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How to Strum With Your Thumb

If you're a beginner guitar player, strumming with your thumb can be a great way to get started. You don't have to worry about your pick flying across the room (or worse, in your acoustic guitar's sound hole!), which frees you up to focus more on your fretting hand.

Even if you've been playing guitar for a while you can benefit from strumming with your thumb. It offers new tonal options and can be a foundation for more intricate fingerstyle strumming. It's something I use all the time.

I'll show you the proper technique for thumb strumming, then I'll show you two bonus techniques you can use to up the game a little. And ultimately have more fun.

The Classic Thumb Strum Technique

I'm going to use a D chord for this demonstration. When you're strumming down you want to use the fleshy part of your thumb, the pad. Most of the motion should come from your elbow, with just a little coming from your thumb and wrist. When you strum, don't go too far up or down. The farther you go the farther you have to come back, which will slow you down. 

The up strum is the reverse motion, but you'll use the top of your thumb in between the knuckles. 

The trick is to brush against the strings and not dig in too much. If you do that you'll hear more individual notes instead of a smooth strum. Give it a try. Adjust how your elbow moves and try to find that sweet spot. This strum is a good way to play quieter, or play with less pick attack. Just make sure that the down strums and up strums are about the same velocity. This will take some practice but it comes with time.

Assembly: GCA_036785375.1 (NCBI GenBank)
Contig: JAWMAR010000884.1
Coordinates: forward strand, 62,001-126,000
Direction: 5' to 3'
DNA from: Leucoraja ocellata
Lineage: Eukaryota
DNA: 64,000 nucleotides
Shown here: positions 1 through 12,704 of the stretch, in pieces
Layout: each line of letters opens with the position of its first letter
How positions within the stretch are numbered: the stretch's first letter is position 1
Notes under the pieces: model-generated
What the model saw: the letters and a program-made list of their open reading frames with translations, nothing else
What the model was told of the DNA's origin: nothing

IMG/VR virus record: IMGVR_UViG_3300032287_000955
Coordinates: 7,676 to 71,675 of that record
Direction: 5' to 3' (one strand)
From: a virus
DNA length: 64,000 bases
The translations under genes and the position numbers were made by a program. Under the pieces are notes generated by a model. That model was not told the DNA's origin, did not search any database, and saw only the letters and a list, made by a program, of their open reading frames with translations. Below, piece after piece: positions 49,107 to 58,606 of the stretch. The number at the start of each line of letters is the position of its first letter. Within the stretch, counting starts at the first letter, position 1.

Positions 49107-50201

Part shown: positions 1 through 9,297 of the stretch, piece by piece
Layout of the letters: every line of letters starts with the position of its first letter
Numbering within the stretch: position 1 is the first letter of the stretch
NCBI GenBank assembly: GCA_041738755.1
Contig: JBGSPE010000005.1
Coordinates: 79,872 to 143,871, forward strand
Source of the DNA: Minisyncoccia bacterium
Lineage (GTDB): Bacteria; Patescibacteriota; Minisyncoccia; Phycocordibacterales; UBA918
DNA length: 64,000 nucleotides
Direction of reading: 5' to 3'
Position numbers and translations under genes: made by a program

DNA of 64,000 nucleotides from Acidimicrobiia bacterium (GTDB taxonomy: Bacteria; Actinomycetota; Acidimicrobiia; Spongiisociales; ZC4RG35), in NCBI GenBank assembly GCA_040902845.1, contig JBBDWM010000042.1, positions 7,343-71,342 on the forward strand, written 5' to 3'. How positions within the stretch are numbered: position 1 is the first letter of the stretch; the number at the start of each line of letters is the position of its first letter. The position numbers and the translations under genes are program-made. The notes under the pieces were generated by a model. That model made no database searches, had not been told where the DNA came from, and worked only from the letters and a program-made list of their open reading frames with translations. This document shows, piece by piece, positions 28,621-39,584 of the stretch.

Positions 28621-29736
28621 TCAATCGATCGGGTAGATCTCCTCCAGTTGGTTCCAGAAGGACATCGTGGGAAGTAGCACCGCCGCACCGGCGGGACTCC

The Pick-Like Thumb Strum

This next strum is a little more interesting, and gives you something in between a pick and a thumb. Grab a D chord again. The down strum is the same, but the up strum will be a little different. On the up strum you're going to use the outside of your thumb and nail to hit the strings. 

To do this you'll have to rotate your wrist a little as if you had a pick. This technique adds a little brightness to the overall tone of the strum.

The Bass Note Thumb Strum

For the last technique you're going to add a bass note to the strum. This is a good way to add something interesting to your thumb and it's not terribly difficult. You'll see that it's a lot easier to find the bass note of a chord with your thumb as opposed to a pick. 

You can use either strum for this. Instead of doing a full down strum you play just the bass note of the chord. Using the same strumming pattern as before, replace the first strum with the single bass note of the chord. 

Jump to 4:22 in the video to hear this.

This small change makes a big difference in the sound, doesn't it!

Thanks for joining me today! If you liked this video and want to see more, subscribe to my YouTube channel and click the bell to get notifications every time I post a new video. Do you want to learn more strumming patterns? Leave a comment and let me know!

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